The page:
With easy access to the internet from any mobile device, it’s not a question of if our kids will be exposed to pornography; it’s a matter of when. That’s why one of the most valuable gifts we can give our children is an internal filter–one they can take with them wherever they go.
Here are some tips to help parents begin the “porn talk”:
1. Define “pornography”
Many parents are uncomfortable saying the p-word. I get it! This is a daunting topic, but we can keep it simple. Here’s a non-threatening way to define pornography: “Bad pictures show the private parts of the body that we cover with a swimsuit” (Good Pictures Bad Pictures Jr: A Simple Plan to Protect Young Minds). See? That’s not so hard! According to Jill Manning, PhD, author of What’s the Big Deal About Pornography: A Guide for the Internet Generation, teaching a child to recognize pornography is the first step to empowering them to reject it.
2. Avoid shame
When we discover that our child has viewed pornography, keep calm! The fact is, if we’re prepared (and avoid freaking out!) we will be more likely to safely guide our kids away from pornography. In Good Pictures Bad Pictures Jr., kids are assured, “But even if you see a bad picture, that doesn’t make you a bad kid.” Kids are naturally curious so dialing down the shame factor will allow us to mentor our children away from content that is often enticing, but ultimately very harmful.
3. Start early
When should we start talking to kids about pornography? As soon as they have access to the internet! Many parents worry that talking to their kids about pornography might make them curious. But that is actually a good thing! We want our children to be curious about pornography while they are by our side. We have two choices: either we tell them about pornography or the media and friends certainly will. If we want to establish ourselves as the first, most reliable source of information, we need to take the initiative, be proactive, and arm our kids against pornography.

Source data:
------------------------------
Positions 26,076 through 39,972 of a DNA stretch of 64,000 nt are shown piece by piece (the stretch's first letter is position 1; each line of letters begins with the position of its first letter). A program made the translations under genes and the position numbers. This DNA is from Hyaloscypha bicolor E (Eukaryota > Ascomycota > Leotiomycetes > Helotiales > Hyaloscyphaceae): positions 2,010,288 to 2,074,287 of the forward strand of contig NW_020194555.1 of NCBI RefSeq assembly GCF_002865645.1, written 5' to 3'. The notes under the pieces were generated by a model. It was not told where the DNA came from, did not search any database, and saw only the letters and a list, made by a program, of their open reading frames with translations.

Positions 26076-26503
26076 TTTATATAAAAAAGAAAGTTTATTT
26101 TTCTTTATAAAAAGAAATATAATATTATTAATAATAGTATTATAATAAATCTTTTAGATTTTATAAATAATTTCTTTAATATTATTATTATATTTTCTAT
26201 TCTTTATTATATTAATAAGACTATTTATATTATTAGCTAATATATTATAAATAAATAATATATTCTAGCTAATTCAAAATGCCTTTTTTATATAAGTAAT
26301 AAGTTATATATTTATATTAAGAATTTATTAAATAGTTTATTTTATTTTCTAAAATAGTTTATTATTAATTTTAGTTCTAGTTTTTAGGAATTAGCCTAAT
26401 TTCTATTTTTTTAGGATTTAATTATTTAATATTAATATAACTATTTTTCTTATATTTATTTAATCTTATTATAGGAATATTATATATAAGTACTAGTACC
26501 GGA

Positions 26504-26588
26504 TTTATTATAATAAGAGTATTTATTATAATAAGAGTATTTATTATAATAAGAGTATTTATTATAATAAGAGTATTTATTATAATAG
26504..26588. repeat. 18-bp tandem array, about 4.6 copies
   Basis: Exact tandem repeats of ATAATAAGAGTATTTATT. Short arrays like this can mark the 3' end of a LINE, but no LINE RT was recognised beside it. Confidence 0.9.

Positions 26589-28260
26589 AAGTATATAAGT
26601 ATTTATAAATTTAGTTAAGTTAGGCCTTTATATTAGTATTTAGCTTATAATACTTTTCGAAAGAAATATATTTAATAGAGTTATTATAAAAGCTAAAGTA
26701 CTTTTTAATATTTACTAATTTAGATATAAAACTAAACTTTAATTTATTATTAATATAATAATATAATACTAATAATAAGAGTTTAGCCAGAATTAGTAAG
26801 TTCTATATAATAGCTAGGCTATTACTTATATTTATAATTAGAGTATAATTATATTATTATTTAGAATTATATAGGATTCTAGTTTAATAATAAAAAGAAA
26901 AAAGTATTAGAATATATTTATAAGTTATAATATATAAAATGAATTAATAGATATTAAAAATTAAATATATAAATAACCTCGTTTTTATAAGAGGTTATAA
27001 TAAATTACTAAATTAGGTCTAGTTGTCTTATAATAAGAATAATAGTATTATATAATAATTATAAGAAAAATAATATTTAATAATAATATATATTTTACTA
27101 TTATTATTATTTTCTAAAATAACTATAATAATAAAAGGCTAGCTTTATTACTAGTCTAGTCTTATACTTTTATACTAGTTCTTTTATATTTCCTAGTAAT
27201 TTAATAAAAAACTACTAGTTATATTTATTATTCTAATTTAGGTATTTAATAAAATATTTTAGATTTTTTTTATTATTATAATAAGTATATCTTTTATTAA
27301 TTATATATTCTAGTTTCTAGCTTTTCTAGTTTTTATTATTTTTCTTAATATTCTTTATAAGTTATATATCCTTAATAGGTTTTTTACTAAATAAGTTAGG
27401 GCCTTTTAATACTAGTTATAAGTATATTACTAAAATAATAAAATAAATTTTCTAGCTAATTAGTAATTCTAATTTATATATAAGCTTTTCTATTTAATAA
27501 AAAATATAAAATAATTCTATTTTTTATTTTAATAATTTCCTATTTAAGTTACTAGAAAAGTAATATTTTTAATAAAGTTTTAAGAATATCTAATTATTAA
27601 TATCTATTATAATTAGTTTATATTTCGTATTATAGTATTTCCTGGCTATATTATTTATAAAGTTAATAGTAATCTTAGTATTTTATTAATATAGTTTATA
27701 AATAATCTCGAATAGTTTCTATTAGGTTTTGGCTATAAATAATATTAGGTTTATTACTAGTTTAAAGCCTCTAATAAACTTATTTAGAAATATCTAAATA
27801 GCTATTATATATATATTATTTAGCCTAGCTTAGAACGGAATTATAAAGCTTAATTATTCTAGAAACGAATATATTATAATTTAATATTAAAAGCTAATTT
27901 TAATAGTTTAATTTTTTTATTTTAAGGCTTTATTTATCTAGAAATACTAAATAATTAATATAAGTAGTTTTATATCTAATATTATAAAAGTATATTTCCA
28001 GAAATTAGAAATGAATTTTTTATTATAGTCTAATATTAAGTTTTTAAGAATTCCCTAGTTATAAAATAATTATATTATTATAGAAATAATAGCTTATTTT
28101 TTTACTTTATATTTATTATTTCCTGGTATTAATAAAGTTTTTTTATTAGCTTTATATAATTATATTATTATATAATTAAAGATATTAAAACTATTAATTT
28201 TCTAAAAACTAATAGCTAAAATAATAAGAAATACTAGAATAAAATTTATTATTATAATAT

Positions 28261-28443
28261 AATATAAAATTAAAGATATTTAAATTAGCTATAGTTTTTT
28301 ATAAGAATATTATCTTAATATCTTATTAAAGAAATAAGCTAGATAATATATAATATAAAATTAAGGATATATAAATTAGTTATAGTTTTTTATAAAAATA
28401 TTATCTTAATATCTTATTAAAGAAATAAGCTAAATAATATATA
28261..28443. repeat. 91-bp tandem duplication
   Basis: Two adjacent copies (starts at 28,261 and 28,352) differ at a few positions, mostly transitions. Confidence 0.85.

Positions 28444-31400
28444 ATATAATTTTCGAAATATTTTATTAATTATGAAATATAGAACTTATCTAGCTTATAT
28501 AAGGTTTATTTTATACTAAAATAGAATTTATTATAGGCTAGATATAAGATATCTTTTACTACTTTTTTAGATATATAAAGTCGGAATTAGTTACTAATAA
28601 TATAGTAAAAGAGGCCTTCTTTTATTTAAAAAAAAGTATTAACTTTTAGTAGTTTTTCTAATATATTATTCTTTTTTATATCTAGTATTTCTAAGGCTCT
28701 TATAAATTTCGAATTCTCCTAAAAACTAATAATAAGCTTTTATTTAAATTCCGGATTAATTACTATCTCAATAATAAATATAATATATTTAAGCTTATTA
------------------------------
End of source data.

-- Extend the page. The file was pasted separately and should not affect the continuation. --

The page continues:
4. Give kids a practical action plan
Most kids know what to do if they catch on fire: Stop, Drop, and Roll. But do they know what to do if they see pornography? Good Pictures Bad Pictures Jr. gives kids ages 3 to 6 a simple plan that is easy to remember: Turn, Run, and Tell. Turn away from the bad picture. Run away. Tell a trusted adult.
Our book for older children, Good Pictures Bad Pictures: Porn-Proofing Today’s Young Kids, teaches kids ages 7 to 12 a simple, yet more in-depth, explanation of how using pornography can be harmful–it can become an addiction. Kids are taught the 5-step CAN DO Plan which includes tips for minimizing the shocking memories of pornography exposure.
5. Get the script
Just like any important subject–from stranger danger to saying “no” to drugs–we need to talk about pornography early and often. But how do we start the conversation? The Good Pictures Bad Pictures books are an excellent tool for parents because they make the porn talk as easy as reading a bedtime story. It’s a familiar, comfortable format, and there are even optional notes and questions to help spark side conversations with your kids.
The companion website, Protect Young Minds, provides helpful free guides and weekly articles to keep parents informed and empowered to help kids reject pornography and all forms of sexual exploitation.
Talking to kids about pornography can seem like an intimidating task, but with the right tips and tools, it’s definitely do-able. Don’t be scared–be prepared! You can do this!
Have you talked to your kids about pornography? Let us know how it went in the comments below.
About our guest blogger:
Kristen A. Jenson, MA believes every child deserves to be warned about the dangers of Internet pornography before they get exposed to it online. That’s why she is determined to provide parents (and grandparents) with tools they can use to easily educate and empower their kids to protect themselves from the dangers of Internet porn. Her books Good Pictures Bad Pictures and Good Pictures Bad Pictures Jr., make it easy for caring adults to begin talking with their kids about a difficult but important subject. Kristen also blogs at Protect Young Minds, where she posts the latest news, resources, tips, and threats to keep parents and professionals updated every week. Follow her on Facebook or Twitter.
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